67th Primetime Emmy Awards adds Motion Design category

UPDATE: The deadline for entry in the Motion Design category has been extended to May 15th. See below for more details.


The Motion Design category is making its debut at the 67th Primetime Emmy Awards show.

The Outstanding Motion Design category is distinct from Outstanding Title Design Category (formerly “Outstanding Individual Achievement in Graphic Design and Title Sequences”) introduced in the 1990s.

According to the Primetime Emmy Awards official entry guidelines:

Motion Design is defined as the art of bringing graphic design — words, forms, images, illustrations, photographic imagery — to life. This work must be commissioned work for hire that was intended to be broadcast on television as defined in the Television Academy Criteria for Eligibility.

The guidelines are careful to create a special space for motion design by outlawing work that falls into related categories, including:

  • Main titles (which must be submitted to the Main Title Design category).
  • Network or channel promotions/package or sports packages.
  • Visual effects work for shows, mostly art directed by the visual effects supervisor, and created under the VFX budget.
  • Commercials and PSAs

Architecting a watershed moment for the industry

This is a huge win for the industry of motion design. It signals a widespread understanding (within the broadcast entertainment industry at least) that motion design is more than just title design.

One of the key forces behind the addition of the Motion Design category was Eric S. Anderson, Governor of the Motion and Title Design Peer Group (and a currently a Director at MPC LA), who created the presentations that lead to the award’s creation.

“Motion design is such an integral part of television. You can’t watch TV or anything on the web for than 5 minutes without seeing something created by our design industry,” says Anderson, who has won two Emmys for Outstanding Main Title Design himself. “I’m happy that the Emmys have embraced this. And I am proud to have played a part in making this happen. This motion design industry are my colleagues and for us to be part of the Emmys is a watershed moment.”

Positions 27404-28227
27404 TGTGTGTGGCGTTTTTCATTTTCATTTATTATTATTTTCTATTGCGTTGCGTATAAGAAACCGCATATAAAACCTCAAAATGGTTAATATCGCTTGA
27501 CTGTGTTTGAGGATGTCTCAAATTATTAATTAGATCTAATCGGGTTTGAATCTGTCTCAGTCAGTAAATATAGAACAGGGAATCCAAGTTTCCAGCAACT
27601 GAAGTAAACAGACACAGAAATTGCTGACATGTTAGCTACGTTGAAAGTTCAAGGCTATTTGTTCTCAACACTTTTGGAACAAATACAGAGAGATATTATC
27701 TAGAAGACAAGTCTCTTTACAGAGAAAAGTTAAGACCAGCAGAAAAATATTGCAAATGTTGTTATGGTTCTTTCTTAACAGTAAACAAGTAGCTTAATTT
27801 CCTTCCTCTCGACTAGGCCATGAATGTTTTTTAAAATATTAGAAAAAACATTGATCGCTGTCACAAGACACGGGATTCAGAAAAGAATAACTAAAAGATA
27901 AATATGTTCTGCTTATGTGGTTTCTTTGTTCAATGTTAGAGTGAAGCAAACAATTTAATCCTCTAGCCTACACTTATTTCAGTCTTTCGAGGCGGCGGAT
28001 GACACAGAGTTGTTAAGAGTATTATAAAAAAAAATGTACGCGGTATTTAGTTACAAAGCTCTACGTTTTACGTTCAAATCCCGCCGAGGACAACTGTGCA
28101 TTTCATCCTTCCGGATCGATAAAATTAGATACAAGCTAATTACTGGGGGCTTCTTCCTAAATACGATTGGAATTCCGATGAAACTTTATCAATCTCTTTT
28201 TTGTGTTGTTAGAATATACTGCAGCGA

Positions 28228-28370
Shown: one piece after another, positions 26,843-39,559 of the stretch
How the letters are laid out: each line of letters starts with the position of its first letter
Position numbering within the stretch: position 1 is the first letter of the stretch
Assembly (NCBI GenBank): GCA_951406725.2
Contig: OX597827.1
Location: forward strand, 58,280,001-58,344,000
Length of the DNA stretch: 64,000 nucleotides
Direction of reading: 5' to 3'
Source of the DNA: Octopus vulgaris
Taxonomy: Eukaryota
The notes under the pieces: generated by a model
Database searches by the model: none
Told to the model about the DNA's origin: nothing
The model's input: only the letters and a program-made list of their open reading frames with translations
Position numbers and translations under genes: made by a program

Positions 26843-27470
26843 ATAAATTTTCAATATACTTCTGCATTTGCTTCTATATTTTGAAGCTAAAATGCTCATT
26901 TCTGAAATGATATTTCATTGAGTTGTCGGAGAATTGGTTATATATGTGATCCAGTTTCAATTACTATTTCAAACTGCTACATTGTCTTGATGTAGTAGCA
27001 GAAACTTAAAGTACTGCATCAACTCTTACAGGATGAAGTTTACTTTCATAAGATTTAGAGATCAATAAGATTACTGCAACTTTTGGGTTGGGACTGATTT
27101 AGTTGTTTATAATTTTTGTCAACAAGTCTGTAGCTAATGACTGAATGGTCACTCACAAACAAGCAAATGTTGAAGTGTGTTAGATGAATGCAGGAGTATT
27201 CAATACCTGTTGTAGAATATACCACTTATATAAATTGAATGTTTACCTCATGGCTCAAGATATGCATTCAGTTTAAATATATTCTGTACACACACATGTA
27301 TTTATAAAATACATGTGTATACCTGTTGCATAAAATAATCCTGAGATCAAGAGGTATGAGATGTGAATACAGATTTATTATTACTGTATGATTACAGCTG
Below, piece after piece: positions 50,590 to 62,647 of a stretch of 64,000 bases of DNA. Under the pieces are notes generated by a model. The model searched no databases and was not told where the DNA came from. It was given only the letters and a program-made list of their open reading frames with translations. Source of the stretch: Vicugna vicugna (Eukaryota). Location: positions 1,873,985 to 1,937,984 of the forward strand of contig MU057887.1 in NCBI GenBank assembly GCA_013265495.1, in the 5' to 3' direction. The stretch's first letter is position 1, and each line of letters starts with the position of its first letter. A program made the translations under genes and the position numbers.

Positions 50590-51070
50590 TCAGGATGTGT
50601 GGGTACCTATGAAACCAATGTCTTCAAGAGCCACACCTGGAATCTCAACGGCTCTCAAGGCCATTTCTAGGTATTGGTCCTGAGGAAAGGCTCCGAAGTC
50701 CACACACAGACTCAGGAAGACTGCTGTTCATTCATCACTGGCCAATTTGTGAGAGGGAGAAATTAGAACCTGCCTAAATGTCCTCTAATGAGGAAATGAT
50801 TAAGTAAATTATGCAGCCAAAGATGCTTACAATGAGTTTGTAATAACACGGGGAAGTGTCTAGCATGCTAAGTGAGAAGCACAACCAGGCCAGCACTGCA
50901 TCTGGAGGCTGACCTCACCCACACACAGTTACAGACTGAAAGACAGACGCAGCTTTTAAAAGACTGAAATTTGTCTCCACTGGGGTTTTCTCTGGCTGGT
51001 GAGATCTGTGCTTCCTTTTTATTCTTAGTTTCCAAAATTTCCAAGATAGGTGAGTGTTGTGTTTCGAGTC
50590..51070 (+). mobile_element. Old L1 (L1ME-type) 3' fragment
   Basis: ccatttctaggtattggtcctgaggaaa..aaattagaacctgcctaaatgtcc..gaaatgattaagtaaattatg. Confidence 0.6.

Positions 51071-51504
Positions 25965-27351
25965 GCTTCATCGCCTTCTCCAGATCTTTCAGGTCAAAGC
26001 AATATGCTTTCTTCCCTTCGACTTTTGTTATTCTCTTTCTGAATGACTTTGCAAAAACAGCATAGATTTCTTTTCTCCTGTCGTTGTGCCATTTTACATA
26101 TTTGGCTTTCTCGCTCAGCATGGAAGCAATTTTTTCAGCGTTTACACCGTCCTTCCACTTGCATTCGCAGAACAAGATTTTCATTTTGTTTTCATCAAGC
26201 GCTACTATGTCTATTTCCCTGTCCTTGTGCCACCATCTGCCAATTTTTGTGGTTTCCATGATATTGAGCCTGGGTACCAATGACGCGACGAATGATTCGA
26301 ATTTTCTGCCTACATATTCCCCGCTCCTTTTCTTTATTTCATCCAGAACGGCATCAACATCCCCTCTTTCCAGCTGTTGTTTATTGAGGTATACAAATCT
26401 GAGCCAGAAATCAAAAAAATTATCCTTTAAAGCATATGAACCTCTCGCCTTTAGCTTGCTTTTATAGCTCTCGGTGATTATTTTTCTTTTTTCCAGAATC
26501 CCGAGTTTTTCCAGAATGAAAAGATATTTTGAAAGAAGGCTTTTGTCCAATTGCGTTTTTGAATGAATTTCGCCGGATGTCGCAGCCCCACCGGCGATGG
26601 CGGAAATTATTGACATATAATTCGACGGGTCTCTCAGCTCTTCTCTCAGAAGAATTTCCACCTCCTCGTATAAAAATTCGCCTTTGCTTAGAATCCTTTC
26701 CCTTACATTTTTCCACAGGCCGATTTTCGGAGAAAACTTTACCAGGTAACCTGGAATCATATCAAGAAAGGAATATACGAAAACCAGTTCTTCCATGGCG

How to enter

Entries will be accepted online until May 4th, 2015 May 15th, 2015 for work aired between 6:00 PM and 2:00 AM, June 1, 2014 through May 31, 2015.

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About the author

Justin Cone

/ justincone.com
Together with Carlos El Asmar, Justin co-founded Motionographer, F5 and The Motion Awards. He currently lives in Austin, Texas with is wife, son and fluffball of a dog. Before taking on Motionographer full-time, Justin worked in various capacities at Psyop, NBC-Universal, Apple, Adobe and SCAD.


Luke Letellier (@LukeLetellier)

Is there a typo in this? It’s being announced today, but entries will only be accepted until today?

Justin Cone

I’m reaching out now about an extension to the deadline. Stand by, please…

Justin Cone

Okay, just heard back: The deadline has been extended to May 15th. Hooray!


They said 2015 would be the year that will usher in new changes globally. Motion Design just mad the list (the good list!)


Great to see this finally happen!

Jason Hearne

But with most things Emmy related, the Artist won’t receive the award. It will be the Producer or Art Director, which as we all know don’t do the heavy lifting.

Justin Cone

Maybe, but the rules are a little different for the Motion Design category. From the guidelines linked above:

“Emmy(s) to the four principal designers:

Eligible titles include Designer, Creative Director, Art Director, Animator, Compositor, Editor, Illustrator, Typographer, Photographer and Cinematographer.

Additional titles that encompass the contributions of those who share substantially and significantly in the creative authorship of the show’s motion design may qualify, but only if a substantial, creative, hands-on contribution to the production and execution of the motion design can be determined.

An individual or the identical team may enter multiple achievements if the achievements are for different programs.”

I suppose it’ll come down to who enters the submission: the client or the studio/individual. Since the client owns the work they commission in most cases, they might exercise their right to submit work in their own name. But if you look at the award winners for Outstanding Main Title Design, the credits reflect the creators, not the clients.

So there is hope!


Great to read this article

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